The Australian government has made a parliamentary report for cyber crime and suggested that the ISPs (Internet Service Providers) must force their customers to make use of antivirus as well as firewall software otherwise, they risk of being disconnected.
The chair person of the committee Belinda Neal mentioned in the preface of the report named “Hackers, Fraudsters and Botnets: Tackling the Problem of Cyber Crime”, that because of exceptional increase in cyber crimes like malware and others in modern era, “the expectations which the users should bear solitary responsibility of having their online personal security isn’t an acceptable proposition any more”.
She further added, “We had to apply the same commitment and energy towards national security as well as the critical infrastructure protection for cyber crime threats which impact severely on society.”
The report has recommended a new compulsory “e-security practice code” for ISPs. It’s suggested that the ACMA (Australian Communications and Media Authority) and the IIA (Internet Industry Association) should jointly establish this code under Telecommunications Act.
This practice code would force ISPs as well as their users to install firewall and antivirus software. It’s also suggested that the users should be educated on how to guard themselves from malware and hackers when they sign up for the first time to the ISP. If any user’s computer is infected, this code would force ISPs to confine that user’s way in and eventually disconnect that user from internet fully until his/her system has been completely cleared from the infection.
This new practice code is probably based on the code which IIA drafted in September 2009 and its expected come into effect from December 2010. Though signing to that code is deliberate for ISPs.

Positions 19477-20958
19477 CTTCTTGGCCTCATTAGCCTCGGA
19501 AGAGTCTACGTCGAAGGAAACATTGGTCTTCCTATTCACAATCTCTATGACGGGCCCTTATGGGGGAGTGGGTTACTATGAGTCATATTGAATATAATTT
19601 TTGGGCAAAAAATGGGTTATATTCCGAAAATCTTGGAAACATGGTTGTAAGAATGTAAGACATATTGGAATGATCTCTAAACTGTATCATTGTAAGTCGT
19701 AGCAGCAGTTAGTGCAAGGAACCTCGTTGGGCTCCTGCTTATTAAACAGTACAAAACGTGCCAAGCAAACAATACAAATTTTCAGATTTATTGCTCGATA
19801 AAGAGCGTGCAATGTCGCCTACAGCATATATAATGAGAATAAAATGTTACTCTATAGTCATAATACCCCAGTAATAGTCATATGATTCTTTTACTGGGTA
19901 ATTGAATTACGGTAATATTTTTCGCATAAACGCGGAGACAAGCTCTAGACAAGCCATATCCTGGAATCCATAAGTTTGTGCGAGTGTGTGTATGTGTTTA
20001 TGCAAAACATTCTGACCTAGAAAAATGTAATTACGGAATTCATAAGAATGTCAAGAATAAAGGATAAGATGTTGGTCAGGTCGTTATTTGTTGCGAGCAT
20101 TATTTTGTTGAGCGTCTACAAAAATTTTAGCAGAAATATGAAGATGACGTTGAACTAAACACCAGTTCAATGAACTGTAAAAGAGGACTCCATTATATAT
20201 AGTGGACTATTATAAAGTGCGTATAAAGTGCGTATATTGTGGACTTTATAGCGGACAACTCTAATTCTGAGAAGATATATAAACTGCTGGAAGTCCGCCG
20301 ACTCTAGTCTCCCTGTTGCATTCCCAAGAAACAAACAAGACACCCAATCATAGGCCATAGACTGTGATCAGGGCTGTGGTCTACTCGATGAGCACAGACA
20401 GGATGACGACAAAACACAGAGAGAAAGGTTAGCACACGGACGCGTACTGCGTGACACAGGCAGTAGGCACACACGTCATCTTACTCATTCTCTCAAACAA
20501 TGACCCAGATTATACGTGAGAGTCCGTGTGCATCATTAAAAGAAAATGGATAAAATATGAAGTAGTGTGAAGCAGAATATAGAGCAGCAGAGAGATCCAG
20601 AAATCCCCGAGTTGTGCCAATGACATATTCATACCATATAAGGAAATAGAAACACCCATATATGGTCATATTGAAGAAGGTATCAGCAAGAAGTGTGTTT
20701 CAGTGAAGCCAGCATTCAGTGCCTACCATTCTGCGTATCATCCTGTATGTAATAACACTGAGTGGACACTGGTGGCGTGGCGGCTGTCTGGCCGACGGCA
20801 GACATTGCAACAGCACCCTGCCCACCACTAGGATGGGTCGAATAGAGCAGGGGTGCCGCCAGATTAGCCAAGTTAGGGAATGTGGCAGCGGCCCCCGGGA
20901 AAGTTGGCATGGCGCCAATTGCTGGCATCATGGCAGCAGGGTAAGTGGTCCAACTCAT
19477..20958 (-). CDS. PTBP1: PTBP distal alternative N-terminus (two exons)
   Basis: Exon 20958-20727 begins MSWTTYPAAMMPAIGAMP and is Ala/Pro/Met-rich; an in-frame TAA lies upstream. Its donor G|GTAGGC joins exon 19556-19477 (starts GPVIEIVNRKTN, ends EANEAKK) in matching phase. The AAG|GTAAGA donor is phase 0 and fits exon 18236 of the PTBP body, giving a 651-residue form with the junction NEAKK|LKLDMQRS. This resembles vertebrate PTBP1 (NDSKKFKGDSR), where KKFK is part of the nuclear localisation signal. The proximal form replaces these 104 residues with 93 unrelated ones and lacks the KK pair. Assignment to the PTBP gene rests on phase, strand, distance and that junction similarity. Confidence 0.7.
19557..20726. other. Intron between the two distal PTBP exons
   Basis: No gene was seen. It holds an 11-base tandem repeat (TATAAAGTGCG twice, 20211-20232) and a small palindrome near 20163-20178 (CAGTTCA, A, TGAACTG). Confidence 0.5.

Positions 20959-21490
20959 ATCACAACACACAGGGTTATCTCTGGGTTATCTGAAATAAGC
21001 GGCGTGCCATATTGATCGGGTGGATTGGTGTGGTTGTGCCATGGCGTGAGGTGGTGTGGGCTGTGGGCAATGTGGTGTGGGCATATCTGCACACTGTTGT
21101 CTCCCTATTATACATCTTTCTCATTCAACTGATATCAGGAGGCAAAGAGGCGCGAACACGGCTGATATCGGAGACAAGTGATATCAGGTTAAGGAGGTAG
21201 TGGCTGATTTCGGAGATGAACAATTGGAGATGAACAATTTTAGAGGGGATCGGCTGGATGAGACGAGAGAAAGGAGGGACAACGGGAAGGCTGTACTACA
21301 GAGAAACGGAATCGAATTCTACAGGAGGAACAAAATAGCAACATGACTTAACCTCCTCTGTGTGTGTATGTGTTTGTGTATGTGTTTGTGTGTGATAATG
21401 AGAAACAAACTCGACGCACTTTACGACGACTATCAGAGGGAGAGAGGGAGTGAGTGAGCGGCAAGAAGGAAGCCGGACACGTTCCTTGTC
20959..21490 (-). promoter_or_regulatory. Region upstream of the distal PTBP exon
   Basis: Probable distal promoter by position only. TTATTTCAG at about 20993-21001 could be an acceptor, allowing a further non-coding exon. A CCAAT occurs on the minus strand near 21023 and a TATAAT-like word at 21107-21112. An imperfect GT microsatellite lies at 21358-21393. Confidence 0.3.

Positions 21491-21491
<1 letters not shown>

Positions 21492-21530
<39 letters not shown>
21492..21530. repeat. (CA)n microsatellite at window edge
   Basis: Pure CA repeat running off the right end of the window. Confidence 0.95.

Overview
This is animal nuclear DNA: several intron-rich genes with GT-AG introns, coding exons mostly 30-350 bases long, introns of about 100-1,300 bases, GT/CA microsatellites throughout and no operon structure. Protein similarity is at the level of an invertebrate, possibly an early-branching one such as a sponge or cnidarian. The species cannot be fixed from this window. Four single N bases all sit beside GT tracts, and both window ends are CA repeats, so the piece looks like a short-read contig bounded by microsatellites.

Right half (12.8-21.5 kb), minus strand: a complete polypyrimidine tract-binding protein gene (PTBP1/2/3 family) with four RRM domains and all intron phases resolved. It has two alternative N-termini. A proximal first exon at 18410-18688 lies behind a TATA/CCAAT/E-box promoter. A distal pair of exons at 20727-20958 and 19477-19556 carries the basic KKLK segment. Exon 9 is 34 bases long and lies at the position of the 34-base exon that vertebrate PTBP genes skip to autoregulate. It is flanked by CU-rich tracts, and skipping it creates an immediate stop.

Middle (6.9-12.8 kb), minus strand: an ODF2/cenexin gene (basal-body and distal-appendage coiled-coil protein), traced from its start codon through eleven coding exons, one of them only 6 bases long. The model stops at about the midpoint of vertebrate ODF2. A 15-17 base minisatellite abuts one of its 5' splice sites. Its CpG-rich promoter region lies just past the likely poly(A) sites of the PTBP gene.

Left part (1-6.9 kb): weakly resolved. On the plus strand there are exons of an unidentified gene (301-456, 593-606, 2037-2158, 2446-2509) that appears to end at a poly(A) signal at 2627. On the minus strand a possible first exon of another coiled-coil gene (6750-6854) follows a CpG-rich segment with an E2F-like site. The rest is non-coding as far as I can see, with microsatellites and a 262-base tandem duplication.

In this report Tony Smith, Minister for Communications, has mentioned about mandatory obligation for ISPs. He said, “[To] quickly and significantly set up requirements, which ISPs contractually need its subscriber to install firewalls and antivirus software, prior to connecting to internet, opens up an overabundance of new responsibility issues for users.”
Some of the 34 recommendations mentioned in report include:
The Government should set up an “Office of Online Security”. This office’s head should be a cyber security controller, having proficiency in e-security and cyber crime. The office should be situated within Department of Cabinet and Prime Minster, with responsibility of whole government coordination.
The Government should develop a single portal for national cyber crime for online reporting and helpline.
The Government should establish an agency for overall data collection and set up agreements on how the industry and government agencies will protect and share information for research.
The Government should supply free antivirus software.